We used a K12C mutant of histone H4 in our studies for targeted biotinylation of position 12, while in vivo only lysine residues are biotinylated. Our AFM studies suggest that nucleosomes composed of native H4 and non-biotinylated K12C-H4 had similar conformations, implying that the K12C substitution does not alter the conformation of H4. Thus it is likely that changes in NCP conformation are solely due to the biotinylation mark. Note that chemical biotinylation scheme used in this work (via PEG linker) is different from the in vivo biotinylation in which biotin is bound to the epsilon amino group of lysine. The difference in the linker may contribute to the structural change of the nucleosome, but the finding that biotin is required for the observed effect suggests that biotinylation per se rather than the chemical bond is critical in the nucleosome structural change.
In conclusion, we should add that studies during the past decade have dramatically changed our view of the structure of chromatin and of its key unit, the nucleosome, in particular. A static picture is currently being replaced with a dynamic one, and single-molecule techniques were instrumental in characterizing these dynamic properties of nucleosomes. AFM is capable of characterizing complex molecular system at the nanoscale level making it possible to visualize directly the unwrapping process of nucleosomes. The current work highlights the ability of AFM to identify structural changes in nucleosomes induced by a local modification, such as biotinylation, and thus paves the way for studies of effects of other epigenetic modifications of nucleosomes.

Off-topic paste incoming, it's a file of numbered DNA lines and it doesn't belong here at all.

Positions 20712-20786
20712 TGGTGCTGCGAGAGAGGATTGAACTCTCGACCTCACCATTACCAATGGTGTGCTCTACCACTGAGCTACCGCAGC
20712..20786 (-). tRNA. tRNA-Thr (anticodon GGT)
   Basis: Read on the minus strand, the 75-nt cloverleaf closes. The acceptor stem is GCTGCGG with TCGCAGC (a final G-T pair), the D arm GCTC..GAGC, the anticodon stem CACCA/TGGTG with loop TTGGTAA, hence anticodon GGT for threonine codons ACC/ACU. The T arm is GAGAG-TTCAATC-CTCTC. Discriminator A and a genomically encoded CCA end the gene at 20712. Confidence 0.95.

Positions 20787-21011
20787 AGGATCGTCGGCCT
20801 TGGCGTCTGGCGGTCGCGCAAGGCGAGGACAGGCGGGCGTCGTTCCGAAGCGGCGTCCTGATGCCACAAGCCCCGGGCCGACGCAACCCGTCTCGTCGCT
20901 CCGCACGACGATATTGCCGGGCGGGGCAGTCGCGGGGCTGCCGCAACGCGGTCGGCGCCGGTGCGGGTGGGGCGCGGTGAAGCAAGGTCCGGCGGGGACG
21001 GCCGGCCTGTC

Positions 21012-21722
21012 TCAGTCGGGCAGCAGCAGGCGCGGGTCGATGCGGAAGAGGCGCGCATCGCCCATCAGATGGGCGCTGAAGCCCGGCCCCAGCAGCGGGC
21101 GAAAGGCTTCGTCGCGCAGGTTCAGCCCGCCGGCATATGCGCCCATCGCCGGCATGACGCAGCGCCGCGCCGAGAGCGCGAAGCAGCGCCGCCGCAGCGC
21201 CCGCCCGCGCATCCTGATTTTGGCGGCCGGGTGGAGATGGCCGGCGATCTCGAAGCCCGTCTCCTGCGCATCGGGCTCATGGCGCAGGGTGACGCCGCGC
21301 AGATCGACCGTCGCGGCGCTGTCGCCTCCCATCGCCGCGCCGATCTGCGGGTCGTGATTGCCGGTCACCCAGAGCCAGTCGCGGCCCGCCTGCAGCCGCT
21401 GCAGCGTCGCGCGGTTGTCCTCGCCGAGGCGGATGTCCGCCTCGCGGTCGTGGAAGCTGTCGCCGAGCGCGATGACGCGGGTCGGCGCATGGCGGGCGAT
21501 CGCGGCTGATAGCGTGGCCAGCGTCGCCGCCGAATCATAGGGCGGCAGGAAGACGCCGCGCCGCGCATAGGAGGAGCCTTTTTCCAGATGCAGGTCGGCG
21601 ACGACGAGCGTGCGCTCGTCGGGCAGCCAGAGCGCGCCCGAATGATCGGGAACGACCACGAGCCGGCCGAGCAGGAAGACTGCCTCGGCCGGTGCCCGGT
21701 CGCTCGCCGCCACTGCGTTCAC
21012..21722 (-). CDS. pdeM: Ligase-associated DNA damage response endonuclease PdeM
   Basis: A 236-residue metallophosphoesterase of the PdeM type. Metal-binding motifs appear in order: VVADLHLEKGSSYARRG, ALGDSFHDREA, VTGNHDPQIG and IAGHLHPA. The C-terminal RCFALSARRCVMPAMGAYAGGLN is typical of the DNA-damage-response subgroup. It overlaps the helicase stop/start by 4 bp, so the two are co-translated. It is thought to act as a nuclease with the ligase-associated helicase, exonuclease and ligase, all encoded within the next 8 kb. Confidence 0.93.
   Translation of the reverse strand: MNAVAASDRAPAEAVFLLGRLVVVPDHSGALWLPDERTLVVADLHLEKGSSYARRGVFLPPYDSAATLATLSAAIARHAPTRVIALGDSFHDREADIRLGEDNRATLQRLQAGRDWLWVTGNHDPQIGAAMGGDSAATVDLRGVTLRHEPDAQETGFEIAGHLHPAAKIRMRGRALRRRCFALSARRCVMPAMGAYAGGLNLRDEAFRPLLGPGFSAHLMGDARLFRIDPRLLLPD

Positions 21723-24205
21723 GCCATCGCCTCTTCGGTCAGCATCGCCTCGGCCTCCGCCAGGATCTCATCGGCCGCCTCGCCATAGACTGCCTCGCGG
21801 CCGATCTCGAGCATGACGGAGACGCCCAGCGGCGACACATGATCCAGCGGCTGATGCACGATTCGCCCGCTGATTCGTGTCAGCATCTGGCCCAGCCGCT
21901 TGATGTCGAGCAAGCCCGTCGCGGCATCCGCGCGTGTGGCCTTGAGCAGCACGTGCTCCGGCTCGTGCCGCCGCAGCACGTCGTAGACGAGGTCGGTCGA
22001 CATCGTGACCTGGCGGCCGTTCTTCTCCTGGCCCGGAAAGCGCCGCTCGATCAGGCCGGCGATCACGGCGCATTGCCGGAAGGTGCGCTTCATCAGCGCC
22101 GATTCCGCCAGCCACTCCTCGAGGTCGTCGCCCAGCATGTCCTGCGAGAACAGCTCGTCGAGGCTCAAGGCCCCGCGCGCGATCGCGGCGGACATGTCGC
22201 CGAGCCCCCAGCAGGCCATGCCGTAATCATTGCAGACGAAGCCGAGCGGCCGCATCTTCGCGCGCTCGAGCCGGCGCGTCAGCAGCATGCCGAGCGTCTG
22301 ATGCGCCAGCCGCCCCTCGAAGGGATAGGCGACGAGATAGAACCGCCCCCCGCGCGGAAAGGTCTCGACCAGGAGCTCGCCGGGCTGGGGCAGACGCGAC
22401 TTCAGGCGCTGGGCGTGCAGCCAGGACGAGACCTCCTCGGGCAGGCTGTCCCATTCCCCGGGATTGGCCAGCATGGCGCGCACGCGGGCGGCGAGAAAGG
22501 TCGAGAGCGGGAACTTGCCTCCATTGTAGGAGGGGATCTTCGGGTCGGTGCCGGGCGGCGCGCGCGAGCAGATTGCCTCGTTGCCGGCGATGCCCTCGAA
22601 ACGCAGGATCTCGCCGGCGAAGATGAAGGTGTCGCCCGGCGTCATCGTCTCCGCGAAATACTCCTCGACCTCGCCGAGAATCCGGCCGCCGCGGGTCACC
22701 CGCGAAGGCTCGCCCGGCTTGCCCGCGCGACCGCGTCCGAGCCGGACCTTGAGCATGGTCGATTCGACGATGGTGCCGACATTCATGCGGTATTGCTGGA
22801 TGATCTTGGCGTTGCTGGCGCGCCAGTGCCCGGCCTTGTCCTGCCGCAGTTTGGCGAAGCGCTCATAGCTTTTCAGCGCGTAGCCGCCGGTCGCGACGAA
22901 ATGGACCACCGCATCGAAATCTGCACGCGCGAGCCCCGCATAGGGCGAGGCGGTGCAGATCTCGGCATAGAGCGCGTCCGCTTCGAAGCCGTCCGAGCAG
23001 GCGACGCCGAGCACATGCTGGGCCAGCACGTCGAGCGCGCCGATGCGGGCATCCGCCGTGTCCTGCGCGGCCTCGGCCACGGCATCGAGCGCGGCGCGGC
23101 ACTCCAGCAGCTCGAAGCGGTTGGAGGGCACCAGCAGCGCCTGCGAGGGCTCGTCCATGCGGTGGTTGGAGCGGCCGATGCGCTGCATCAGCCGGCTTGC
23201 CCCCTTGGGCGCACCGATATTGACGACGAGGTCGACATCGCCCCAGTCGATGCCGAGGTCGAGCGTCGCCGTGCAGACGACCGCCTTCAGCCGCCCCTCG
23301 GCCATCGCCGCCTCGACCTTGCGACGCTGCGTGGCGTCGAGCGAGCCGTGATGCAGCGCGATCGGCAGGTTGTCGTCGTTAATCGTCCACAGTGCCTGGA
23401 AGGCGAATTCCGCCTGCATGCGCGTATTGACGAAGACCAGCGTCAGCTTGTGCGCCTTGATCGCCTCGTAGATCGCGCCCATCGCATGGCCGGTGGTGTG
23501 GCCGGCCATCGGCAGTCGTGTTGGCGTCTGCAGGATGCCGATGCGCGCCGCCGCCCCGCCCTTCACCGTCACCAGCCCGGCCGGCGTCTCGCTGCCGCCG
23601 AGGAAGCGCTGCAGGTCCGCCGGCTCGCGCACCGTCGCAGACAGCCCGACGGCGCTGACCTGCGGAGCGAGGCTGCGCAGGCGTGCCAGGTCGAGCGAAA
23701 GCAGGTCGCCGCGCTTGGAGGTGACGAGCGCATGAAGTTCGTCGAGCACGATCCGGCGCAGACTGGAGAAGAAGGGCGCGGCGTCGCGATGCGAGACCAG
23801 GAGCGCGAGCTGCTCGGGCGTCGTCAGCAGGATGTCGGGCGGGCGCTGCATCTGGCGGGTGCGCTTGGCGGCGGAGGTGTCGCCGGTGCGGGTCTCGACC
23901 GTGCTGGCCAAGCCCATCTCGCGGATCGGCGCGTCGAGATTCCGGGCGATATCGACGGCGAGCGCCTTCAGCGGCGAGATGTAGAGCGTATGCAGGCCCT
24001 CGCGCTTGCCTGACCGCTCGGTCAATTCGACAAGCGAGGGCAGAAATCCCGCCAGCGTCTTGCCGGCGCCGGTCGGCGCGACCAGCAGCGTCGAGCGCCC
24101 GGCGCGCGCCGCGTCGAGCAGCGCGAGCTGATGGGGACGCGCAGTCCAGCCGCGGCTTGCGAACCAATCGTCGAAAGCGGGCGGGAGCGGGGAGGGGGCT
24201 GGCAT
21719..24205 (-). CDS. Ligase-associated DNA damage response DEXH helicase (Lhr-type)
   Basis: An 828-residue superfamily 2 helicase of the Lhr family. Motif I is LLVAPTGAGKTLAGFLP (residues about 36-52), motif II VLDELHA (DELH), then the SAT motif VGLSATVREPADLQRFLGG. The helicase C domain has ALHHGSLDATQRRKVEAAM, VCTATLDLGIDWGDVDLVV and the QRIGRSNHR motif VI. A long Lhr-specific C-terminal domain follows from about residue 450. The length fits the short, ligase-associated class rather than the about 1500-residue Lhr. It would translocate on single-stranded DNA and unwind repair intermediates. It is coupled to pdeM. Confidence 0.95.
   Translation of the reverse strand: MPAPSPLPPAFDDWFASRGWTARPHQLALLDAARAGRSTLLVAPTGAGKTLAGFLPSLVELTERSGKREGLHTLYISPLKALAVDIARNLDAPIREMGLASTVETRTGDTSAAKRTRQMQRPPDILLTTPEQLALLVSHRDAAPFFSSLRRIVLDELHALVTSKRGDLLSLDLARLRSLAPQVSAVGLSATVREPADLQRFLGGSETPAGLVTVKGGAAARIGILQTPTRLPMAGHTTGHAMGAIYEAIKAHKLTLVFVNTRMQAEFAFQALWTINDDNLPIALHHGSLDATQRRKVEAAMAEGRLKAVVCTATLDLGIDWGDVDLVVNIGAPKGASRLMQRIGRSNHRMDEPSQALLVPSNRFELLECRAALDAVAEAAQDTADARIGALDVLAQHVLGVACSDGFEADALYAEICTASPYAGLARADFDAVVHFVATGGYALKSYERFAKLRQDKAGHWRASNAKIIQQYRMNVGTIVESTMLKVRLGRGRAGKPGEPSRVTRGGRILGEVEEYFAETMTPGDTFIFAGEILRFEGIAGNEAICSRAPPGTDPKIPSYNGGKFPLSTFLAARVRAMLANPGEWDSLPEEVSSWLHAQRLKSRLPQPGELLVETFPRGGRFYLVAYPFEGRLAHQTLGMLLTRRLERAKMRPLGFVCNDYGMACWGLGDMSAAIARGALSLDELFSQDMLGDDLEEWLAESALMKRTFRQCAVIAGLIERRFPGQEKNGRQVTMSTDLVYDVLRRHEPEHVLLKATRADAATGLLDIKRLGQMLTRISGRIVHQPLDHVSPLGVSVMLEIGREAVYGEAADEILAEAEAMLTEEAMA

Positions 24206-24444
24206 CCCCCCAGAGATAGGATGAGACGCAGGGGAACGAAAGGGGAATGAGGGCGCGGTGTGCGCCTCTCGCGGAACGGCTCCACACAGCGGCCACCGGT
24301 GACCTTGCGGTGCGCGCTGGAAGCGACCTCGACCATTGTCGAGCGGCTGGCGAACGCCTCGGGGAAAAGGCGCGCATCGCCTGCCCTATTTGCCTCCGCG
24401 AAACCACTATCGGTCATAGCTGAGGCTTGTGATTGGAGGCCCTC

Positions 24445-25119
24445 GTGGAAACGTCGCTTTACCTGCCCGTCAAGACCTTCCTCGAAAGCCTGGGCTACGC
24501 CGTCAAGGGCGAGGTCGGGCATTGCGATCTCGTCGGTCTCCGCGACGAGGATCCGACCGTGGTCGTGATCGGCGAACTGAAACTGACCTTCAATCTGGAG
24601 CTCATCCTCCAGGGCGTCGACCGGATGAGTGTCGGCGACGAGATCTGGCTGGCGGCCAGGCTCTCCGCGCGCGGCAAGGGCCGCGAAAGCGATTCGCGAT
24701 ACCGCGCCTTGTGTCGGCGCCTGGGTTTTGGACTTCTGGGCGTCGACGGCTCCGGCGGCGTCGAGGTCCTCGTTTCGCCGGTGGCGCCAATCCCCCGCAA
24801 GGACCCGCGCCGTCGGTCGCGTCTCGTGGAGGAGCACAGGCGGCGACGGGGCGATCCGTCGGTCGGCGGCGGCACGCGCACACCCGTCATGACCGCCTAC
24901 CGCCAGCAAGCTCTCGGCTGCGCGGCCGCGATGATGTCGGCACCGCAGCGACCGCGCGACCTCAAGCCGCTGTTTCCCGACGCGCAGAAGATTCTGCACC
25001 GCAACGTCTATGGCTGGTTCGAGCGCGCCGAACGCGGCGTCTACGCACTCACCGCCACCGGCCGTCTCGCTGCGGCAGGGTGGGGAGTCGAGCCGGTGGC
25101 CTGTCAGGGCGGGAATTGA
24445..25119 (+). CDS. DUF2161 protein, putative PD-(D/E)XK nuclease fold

Preparation of mutant histone H4
Amino acid lysine at position 12 (K12) in histone H4 was mutated to cysteine (K12C-H4), using Quick-change mutagenesis (Stratagene) according to manufacturer's instructions, to generate a target for subsequent chemical biotinylation with a sulfhydryl-reactive reagent. The coding sequence of H4 histone from Xenopus laevis in a pET3a vector system was used as a template. The primers were [29] 5′-GGTAAAGGTGGTAAA GGTCTGGGTTGCGGTGGTGCTAAACGTCAC-3′ and (antisense) 5′-GTGACGTTTAGCACCGCAACCCAGACCTTTACCACCTTTACC-3′ (corresponding to protein sequence KGGKGLGCGGAKRH). pET3a-transformed E. coli strain BL21(DE3) (Novagen) was grown to abs600  = 0.8 in 2XYT medium, and the expression of K12C-H4 was induced with 0.4 mM IPTG at 37°C for 90 min. The cell pellet was lysed by Emulsiflex in wash buffer (50 mM Tris HCl, pH 7.5; 100 mM NaCl, 1 mM 2-mercapthoethanol) and centrifuged at 23,000 g for 10 min at 4°C. The inclusion body pellet was washed in wash buffer containing 1% Triton X-100. The pellet was suspended in 1 ml dimethyl sulfoxide, stirred 30 min at RT and wash buffer containing 6 M guanidine hydrochloride was added. K12C-H4 was purified on Superdex200 HiLoad 16/60 column, Prep Grade (GE Healthcare).
Biotin-depletion of H4 histone